That might sound like a insane amount of detective work for fans to uncover something that is otherwise hidden, but there's a zero percent chance show creator Jon Favreau and Lucasfilm would have put this in without knowing it would be found.
As any Star Wars fan will tell you, Mandalorians are an order of intergalactic bounty hunters. The tiny, adorable little creature was revealed during The Mandalorian's series premiere, which dropped November 12 on Disney+.
It may be my new favorite Star Wars property, and I can't wait to see what comes next.
That's a shrewd strategy, not only in keeping with "Star Wars'" roots but emulating the half-hour westerns that populated TV in its infancy - an appropriate analogy, since "The Mandalorian" represents an ambassador for another new means of delivering entertainment. The Mandalorian even loses John Williams' iconic compositions, which have defined the Star Wars universe for decades, opting for a wholly inventive score by Ludwig Göransson. And for many fans, that might just be enough. Attempts to establish a time and place are clunky. He's a well-rounded character with a tragic past, and that's someone we can all rally behind.
The Mandalorian is largely a blank slate; he's mostly silent, always masked, but very good at what he does: hunting down and sometimes killing bail-jumpers and smugglers for money...
The Mandalorian (Pedro Pascal) in Lucasfilm's The Mandalorian - photo: Francois Duhamel copyright Lucasfilm Ltd. There's not a ton of depth... Those techniques come into play with Pascal, who uses well-timed head-tilts to give us a clue about what he is thinking and how he is reacting under the mask. Of course, "baby Yoda" is just a name the internet has given the creature-the Yoda Star Wars fans know and love died at the age of 900 during Return of the Jedi, set five years before The Mandalorian.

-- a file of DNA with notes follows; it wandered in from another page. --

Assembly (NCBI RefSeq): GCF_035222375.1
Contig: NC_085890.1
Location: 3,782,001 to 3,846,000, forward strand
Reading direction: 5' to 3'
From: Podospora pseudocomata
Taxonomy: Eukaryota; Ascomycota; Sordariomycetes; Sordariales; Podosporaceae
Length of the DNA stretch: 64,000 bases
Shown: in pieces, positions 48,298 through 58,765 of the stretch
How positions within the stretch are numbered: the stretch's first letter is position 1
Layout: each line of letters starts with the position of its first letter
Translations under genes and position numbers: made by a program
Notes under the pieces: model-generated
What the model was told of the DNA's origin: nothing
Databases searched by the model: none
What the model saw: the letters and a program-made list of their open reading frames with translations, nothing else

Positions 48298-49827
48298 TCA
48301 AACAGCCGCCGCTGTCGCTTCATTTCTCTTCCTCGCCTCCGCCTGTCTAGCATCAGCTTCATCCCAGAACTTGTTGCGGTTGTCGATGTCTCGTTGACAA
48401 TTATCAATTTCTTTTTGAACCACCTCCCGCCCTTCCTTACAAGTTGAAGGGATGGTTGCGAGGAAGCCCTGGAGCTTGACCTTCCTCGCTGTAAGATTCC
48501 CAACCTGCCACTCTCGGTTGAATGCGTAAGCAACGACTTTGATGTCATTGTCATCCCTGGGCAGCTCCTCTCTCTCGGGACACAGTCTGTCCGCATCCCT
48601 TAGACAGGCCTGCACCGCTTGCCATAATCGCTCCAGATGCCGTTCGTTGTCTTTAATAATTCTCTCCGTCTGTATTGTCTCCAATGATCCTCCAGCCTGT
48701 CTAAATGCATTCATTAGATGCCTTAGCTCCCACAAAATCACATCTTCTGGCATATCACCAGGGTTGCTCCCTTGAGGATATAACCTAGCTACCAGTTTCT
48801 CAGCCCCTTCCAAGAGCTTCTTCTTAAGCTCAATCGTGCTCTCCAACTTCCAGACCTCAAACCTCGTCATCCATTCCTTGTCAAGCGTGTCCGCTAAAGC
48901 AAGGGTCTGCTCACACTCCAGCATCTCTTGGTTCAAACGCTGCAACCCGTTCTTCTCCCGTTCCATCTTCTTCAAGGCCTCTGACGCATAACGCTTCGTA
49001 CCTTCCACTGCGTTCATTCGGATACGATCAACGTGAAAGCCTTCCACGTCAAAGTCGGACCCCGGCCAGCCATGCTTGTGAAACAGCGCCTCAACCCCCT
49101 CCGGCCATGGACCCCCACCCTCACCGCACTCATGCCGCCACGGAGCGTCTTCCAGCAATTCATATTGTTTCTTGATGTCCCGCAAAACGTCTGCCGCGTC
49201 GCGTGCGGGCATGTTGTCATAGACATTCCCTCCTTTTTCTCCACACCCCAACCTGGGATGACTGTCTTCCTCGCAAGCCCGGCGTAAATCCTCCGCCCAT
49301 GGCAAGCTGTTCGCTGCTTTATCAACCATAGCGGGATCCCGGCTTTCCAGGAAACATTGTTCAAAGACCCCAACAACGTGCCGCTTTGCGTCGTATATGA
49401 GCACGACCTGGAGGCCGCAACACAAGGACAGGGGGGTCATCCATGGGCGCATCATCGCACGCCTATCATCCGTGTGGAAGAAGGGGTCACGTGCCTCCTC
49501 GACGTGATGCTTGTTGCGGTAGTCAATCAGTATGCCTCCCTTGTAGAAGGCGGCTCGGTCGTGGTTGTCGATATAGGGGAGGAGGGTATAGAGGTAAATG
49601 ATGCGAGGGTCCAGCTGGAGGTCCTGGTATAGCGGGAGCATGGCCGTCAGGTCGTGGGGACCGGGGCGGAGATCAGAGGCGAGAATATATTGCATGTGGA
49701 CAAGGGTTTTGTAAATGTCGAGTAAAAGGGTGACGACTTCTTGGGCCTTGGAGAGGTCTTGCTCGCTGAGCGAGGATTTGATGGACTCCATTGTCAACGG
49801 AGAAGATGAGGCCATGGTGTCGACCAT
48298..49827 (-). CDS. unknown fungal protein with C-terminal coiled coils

Ultimately, as noted above, your level of engagement may ride on how vested you can be in a character who will, reportedly, never remove his helmet (unless you count the harrowing flashes from a childhood that haunts him).
The Mandalorian is off to a great start, and it's perhaps the best proof yet that the Star Wars universe can lead to compelling content that isn't packaged for kids or reliant on Luke Skywalker showing up...
Otherwise, the episode focused on setting up the character of The Mandalorian (yes, his helmet stayed on for now), showing flashes of being separated from his parents as a child amid an attack. In the official Star Wars databank, he is listed as "species unknown". The Mandalorian gets into a bar fight straight off the bat, and appropriately for a Western-influenced story a major showdown is always in the cards. And so every planet, every people, every creature, every droid has such a specific kind of origin story and background. The show looks fantastic; Disney clearly spared no expense.
Which is fine when you're practicing the hypnotic immersion of watching a movie (or binge-watching a series), but may be a tad frustrating given that Disney+ intends us to watch The Mandalorian on a week-to-week basis.